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The posters were followed by Prof. Keith Richards, recipient of this year’s David Linton award, who delivered an engaging lecture on the use of different scales and methods in geomorphological science, drawing on a wide range of examples from his extensive experience. After this the penultimate session investigated coastal, dryland and dune geomorphology, with three really interesting talks for us to enjoy.

Lunch included the the BSG’s annual general meeting, where the finances, grants and future locations of the BSG conferences were discussed. The final session of the conference hosted a more varied mix of geomorphological interests: from peatlands to landslides and terrestrial laser scanning to palaeorivers. This kept people on their toes for the last few talks of the conference and, through the presentation of some really interesting research, demonstrated the breadth of geomorphological inquiry today.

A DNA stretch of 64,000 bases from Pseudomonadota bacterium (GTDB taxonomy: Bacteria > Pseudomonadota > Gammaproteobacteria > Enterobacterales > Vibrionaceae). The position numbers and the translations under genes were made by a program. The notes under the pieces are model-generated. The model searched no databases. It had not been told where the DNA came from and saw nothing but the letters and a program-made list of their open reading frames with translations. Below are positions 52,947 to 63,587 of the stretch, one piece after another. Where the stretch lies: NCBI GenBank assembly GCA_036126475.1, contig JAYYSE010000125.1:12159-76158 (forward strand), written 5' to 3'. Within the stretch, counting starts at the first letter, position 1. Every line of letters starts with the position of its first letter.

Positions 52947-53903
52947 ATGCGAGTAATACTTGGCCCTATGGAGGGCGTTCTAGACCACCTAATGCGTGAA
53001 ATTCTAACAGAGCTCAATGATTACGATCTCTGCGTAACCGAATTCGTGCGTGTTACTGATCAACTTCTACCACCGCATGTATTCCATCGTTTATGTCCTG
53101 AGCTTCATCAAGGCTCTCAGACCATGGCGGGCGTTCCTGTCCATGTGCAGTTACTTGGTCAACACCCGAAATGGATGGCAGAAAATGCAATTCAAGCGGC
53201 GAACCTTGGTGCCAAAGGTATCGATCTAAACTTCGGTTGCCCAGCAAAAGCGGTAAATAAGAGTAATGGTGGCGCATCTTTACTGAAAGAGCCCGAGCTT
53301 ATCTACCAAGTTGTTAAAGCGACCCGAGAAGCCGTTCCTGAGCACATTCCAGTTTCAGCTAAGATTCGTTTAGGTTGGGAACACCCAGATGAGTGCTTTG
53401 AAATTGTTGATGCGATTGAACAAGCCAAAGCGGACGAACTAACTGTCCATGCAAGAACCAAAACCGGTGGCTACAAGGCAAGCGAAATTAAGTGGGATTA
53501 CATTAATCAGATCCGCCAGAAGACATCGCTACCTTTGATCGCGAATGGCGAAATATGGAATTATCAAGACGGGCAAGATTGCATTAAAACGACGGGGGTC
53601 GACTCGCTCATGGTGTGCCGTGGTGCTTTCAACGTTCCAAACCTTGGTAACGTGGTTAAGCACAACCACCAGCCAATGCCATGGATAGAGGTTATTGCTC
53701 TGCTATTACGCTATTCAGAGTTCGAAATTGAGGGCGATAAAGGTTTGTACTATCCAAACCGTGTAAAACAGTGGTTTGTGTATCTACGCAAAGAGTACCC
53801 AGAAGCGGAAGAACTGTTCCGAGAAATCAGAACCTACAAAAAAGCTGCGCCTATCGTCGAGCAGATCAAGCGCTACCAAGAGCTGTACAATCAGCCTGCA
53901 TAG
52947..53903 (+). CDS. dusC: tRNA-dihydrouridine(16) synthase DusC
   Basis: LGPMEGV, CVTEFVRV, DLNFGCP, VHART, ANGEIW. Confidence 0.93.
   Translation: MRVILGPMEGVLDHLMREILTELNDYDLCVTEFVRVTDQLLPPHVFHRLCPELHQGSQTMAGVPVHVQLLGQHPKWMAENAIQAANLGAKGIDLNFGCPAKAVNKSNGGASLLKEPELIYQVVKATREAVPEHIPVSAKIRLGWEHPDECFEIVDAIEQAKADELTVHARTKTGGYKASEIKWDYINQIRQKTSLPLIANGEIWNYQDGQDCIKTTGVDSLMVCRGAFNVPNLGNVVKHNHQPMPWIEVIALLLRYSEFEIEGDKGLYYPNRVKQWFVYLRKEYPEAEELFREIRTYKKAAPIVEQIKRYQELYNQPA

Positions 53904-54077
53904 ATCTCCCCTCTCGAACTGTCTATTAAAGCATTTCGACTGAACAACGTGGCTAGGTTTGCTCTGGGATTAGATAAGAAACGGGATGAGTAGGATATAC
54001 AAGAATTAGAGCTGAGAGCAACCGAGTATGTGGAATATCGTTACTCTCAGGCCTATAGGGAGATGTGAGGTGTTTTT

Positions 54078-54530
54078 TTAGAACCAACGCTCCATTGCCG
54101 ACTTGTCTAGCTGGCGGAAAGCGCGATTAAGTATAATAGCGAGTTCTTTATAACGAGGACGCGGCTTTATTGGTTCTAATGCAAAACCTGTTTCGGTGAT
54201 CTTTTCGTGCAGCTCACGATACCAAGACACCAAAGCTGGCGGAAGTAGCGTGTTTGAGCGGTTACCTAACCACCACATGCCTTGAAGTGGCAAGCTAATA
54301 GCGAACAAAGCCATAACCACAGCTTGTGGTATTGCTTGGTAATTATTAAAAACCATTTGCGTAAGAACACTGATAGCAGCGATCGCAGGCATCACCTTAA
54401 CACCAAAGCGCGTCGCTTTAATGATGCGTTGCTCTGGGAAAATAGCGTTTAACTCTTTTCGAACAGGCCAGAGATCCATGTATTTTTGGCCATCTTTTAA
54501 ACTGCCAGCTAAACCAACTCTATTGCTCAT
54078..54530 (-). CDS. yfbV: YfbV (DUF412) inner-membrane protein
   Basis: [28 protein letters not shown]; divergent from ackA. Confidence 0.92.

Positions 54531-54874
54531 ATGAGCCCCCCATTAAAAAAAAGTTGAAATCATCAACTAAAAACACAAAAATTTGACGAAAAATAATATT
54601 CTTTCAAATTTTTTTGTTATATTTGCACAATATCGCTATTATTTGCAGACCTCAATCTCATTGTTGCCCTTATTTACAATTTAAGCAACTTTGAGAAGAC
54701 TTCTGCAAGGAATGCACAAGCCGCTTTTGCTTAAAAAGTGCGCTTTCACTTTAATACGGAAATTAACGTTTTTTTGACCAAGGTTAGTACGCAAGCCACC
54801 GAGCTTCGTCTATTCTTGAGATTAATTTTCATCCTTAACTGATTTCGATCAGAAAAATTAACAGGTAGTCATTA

At the very end of the conference it was announced that there is a Bernie Smith Postgraduate prize for the best poster and best talk. The best talk was awarded to Alexander Horton for his work titled ‘Modification of river meandering caused by tropical deforestation’. The best poster was awarded to Poonperm Vardhanabindu for his work titled ‘Measuring topographic change due to splash erosion using Structure from Motion’. Well done to both of you! There was a great representation from the postgraduate membership this year. A huge well done to all those that presented talks and posters, all were of very high quality! Overallthe BSG Annual meeting was very enjoyable and a great success, and a big thank you goes to Southampton University and the organising committee!